Kane County agrees to $410,000 payment in lawsuit with Comcast, Campton Hills
Despite accusations of untoward payments and incompetent legal representation, Kane County officials will fork over more than $410,000 to Comcast.
The settlement ends a fight among the county, the cable company and Campton Hills that began with the founding of the village in 2007.
The county charges cable companies a franchise fee to do business in the unincorporated areas. For many years, that included the area that is now Campton Hills.
Once the village incorporated, officials there believed the village was entitled to those franchise fees. But county officials continued to collect the money in the belief that the county's agreement with Comcast allowed for the collection of the fee for a period even after the village's "annexation."
The village fought back, saying an annexation and incorporation are not the same. Comcast asked the courts to decide who was right. Multiple courts agreed incorporation and annexation are not the same and ruled the county should refund the fees to Comcast.
Comcast, in turn, should pay Campton Hills what it owed the village, about $284,000, the courts ruled.
Not everyone on the Kane County Board was happy with the decision. County board member Mo Iqbal cited three $1,000 campaign contributions by Comcast to county officials as a reason for concern about the outcome of the case.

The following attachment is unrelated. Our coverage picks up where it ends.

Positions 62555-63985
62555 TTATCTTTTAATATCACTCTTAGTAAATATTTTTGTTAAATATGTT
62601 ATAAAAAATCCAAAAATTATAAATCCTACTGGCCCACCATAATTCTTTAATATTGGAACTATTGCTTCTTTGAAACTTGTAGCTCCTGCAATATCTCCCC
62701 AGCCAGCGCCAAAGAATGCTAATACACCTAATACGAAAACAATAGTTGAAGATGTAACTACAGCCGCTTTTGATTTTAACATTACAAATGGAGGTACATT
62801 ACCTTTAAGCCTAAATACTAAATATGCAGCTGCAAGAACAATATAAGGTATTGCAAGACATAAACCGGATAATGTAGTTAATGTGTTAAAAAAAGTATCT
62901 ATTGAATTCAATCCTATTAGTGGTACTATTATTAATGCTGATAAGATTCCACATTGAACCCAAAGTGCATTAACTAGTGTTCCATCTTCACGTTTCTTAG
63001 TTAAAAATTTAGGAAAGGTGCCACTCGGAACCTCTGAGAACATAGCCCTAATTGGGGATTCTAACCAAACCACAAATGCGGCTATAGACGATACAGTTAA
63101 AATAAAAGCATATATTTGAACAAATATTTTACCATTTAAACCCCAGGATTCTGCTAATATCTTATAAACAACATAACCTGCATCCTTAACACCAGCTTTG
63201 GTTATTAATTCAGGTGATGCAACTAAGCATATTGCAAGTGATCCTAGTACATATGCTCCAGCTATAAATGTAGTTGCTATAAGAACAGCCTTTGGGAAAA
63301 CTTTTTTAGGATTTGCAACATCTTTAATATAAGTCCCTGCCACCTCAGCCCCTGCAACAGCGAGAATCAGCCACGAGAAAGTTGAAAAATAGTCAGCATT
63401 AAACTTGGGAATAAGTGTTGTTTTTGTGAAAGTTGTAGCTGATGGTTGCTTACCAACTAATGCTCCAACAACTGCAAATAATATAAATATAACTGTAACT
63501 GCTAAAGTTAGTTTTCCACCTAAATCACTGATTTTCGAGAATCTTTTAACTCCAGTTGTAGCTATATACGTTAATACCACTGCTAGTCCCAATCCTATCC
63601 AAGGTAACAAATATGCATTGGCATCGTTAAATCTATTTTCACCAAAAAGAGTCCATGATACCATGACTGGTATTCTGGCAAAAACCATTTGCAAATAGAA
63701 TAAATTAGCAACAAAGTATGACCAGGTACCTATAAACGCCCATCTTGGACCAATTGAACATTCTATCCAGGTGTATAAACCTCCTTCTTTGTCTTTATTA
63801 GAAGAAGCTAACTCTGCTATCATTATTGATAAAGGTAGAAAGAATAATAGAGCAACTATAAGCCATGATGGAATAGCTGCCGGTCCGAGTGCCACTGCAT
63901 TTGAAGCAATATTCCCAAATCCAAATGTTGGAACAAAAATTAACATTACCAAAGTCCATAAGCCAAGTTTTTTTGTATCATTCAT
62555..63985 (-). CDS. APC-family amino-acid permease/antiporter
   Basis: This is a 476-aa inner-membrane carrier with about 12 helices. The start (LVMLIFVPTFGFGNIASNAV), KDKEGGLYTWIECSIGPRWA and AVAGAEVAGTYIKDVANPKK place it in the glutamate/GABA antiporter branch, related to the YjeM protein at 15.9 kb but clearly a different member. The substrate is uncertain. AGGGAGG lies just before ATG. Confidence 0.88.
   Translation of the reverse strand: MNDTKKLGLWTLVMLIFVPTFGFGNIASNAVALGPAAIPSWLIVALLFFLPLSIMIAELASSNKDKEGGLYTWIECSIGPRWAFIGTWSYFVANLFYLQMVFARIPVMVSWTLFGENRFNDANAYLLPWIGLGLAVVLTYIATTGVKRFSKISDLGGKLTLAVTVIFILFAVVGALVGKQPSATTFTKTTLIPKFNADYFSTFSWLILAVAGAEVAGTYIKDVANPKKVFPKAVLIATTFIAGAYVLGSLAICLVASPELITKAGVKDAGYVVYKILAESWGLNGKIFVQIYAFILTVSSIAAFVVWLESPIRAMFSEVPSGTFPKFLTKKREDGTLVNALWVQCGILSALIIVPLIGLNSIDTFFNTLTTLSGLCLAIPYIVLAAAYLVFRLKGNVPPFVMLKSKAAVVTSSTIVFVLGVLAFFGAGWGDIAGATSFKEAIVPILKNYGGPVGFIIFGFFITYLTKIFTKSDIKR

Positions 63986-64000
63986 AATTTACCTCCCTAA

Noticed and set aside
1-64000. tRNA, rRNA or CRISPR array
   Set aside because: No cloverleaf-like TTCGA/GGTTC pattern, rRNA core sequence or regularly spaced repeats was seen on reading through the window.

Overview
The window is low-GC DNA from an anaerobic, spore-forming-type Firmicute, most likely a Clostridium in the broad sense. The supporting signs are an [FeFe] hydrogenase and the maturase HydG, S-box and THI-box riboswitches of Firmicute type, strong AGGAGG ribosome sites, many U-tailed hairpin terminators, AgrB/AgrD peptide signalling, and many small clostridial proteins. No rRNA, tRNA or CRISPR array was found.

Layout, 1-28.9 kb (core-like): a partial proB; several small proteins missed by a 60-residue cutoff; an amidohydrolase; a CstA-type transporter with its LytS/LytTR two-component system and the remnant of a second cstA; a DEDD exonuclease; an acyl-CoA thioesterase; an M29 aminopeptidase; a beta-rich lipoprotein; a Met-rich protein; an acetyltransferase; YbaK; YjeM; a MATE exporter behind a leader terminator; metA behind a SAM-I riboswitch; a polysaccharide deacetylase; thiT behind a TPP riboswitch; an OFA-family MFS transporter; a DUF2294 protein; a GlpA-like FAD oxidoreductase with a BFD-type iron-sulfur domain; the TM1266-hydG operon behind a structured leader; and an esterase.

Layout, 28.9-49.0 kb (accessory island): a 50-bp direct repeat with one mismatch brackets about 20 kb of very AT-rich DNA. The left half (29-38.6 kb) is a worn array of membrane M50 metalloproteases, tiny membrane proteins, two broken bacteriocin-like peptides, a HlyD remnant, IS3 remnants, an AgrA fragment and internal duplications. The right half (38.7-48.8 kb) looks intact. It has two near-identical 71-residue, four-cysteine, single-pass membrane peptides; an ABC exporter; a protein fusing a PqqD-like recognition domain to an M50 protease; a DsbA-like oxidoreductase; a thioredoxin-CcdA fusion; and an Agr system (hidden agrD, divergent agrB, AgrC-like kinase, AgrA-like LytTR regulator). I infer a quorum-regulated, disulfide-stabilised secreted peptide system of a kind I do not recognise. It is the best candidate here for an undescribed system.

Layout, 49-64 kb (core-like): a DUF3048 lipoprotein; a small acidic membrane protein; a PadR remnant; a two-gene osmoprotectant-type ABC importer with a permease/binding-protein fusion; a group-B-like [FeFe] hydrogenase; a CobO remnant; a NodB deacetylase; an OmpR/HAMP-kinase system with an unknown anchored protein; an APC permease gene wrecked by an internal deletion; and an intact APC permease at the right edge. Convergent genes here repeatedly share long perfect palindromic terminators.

One donation went to former county board member Kurt Kojzarek, who preceded Iqbal on the board. One donation went to board member Barbara Hernandez. And one donation went to board Chairman Chris Lauzen.
"I suggest the state's attorney's office investigate the nature of those payments and how it impacted the outcome of this case," Iqbal said.
Board members voted against that idea.
"If you want to open an investigation into someone who receives a legal campaign contribution, I think it's a wasted effort," said board member Drew Frasz.
Kojzarek and Hernandez did not immediately respond to requests for comments. Lauzen said he returned the donation that came to him when he learned the county had pending litigation with Comcast.
Lauzen said donations didn't influence the outcome of the case and called it bad legal work by the state's attorney's office.
"When was the last time the state's attorney's office has fought an issue and won?" Lauzen asked. "I've been thinking about that issue for a month. I haven't thought of any."
He urged the board to reject the settlement but did not vote because the chairman does so only as a tiebreaker.
Hernandez had left the meeting before the vote.
Outside counsel Pat Kinnally did the initial legal work on the case, per Lauzen's request, said State's Attorney Joe McMahon. But Kinnally resigned from all county work, putting it in the lap of the state's attorney's office in the middle of the case.
Barb Wojnicki is the county board member who represents Campton Hills. She said the village went after the money it believed it was entitled to.
"I'm not happy that we have to pay Comcast," Wojnicki said. "However, you can't put the entire blame on the village."